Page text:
In what was anticipated to be a three-day jury trial, the Circuit Court for Baltimore County granted a local Board of Education’s motion for judgment at the end of the Plaintiff’s case-in-chief. The Board was sued by the family of a sixth-grade girl who injured her knee while running an obstacle course during her physical education class. The family vaguely asserted a claim of educational malpractice and negligent supervision. Their claim stemmed mostly from a belief that sixth grade girls should not participate in physical education with eighth grade boys.
Plaintiffs alleged that the the sixth grade student was pushed by an eighth-grade boy while she ran through the course, despite not knowing the boy and having no reason to know why he would want to harm her. In defense of the Board, Cullen Casey and Michelle Johnson argued that the four physical education teachers present on the date of the injury at all times acted appropriately, from their meticulous design of the obstacle course, to the instructions they gave to all students before participating, to their presence on the field with the students as the course was run. Maintaining student safety was at all times a top priority. Unintentionally, the sixth grader bolstered the Board’s position by affirmatively stating that had she not been pushed by the eighth grader, she would not have been injured, and she would have finished the obstacle course without being hurt.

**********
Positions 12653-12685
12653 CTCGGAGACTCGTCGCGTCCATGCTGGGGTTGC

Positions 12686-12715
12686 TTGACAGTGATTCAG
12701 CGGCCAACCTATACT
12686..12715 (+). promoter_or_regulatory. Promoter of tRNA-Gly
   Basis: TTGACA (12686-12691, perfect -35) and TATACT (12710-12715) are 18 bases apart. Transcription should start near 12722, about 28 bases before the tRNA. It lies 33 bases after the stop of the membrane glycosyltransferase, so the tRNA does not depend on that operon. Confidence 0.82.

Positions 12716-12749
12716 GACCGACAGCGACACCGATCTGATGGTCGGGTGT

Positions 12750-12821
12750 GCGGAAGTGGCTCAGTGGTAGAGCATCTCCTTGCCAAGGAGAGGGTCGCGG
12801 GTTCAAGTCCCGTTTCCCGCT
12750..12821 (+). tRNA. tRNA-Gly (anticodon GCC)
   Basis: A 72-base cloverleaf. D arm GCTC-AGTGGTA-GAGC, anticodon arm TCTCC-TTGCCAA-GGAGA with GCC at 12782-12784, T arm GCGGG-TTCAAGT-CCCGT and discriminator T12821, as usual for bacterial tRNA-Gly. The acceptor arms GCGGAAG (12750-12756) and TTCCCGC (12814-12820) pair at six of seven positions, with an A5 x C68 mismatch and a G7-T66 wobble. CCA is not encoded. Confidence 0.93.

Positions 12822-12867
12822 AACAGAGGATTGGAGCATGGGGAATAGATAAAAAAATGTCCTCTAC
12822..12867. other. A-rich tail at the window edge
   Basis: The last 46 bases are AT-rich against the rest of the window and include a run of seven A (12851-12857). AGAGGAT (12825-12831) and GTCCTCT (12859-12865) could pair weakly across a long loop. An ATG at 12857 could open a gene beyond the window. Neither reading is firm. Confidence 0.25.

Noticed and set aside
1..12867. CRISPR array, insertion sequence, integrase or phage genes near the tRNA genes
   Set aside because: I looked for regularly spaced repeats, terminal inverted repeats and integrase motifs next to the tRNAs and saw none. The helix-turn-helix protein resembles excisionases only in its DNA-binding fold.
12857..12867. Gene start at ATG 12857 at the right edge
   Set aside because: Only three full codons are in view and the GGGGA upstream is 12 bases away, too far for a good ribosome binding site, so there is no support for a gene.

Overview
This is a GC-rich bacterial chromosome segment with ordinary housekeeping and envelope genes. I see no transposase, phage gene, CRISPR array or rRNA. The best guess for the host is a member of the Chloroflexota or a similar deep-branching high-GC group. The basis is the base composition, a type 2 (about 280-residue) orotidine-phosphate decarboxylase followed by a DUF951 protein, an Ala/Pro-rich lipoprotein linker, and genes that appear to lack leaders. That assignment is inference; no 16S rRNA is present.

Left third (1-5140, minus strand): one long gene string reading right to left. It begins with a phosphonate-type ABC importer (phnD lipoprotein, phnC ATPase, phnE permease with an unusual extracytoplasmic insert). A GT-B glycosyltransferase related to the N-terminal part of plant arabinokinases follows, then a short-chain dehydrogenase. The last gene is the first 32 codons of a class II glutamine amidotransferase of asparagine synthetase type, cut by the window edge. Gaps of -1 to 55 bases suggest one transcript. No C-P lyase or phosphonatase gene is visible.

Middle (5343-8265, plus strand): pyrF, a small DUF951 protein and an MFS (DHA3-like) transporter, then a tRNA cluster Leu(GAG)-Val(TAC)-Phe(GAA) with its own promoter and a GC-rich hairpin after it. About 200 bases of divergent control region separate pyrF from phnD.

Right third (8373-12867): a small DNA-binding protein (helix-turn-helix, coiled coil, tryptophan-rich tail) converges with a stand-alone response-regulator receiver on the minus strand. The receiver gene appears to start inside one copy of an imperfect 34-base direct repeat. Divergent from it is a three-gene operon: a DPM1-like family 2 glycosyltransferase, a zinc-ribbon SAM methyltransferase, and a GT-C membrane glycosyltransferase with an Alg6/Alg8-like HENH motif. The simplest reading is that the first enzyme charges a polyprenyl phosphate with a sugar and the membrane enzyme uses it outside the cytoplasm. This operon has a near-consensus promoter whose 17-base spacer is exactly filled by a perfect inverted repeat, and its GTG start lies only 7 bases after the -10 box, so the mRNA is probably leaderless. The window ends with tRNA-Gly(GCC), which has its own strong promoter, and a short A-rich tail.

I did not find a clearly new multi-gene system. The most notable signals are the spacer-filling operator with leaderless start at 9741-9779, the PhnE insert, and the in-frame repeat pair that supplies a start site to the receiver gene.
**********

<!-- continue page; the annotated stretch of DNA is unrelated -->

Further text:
At the conclusion of Plaintiff’s case, we made a motion for judgement on behalf of the Board, arguing that Plaintiff had not put forward any evidence establishing the proper standard of care by which to hold a defendant in a negligent supervision case. The Court granted the motion, emphasized that not only had Plaintiff failed to provide evidence of the proper standard of care by which Defendant should be held, but she also failed to note any flaw or defect in the obstacle course itself that could have caused her injury, such that the case could be sent to a jury on the basis of premises liability.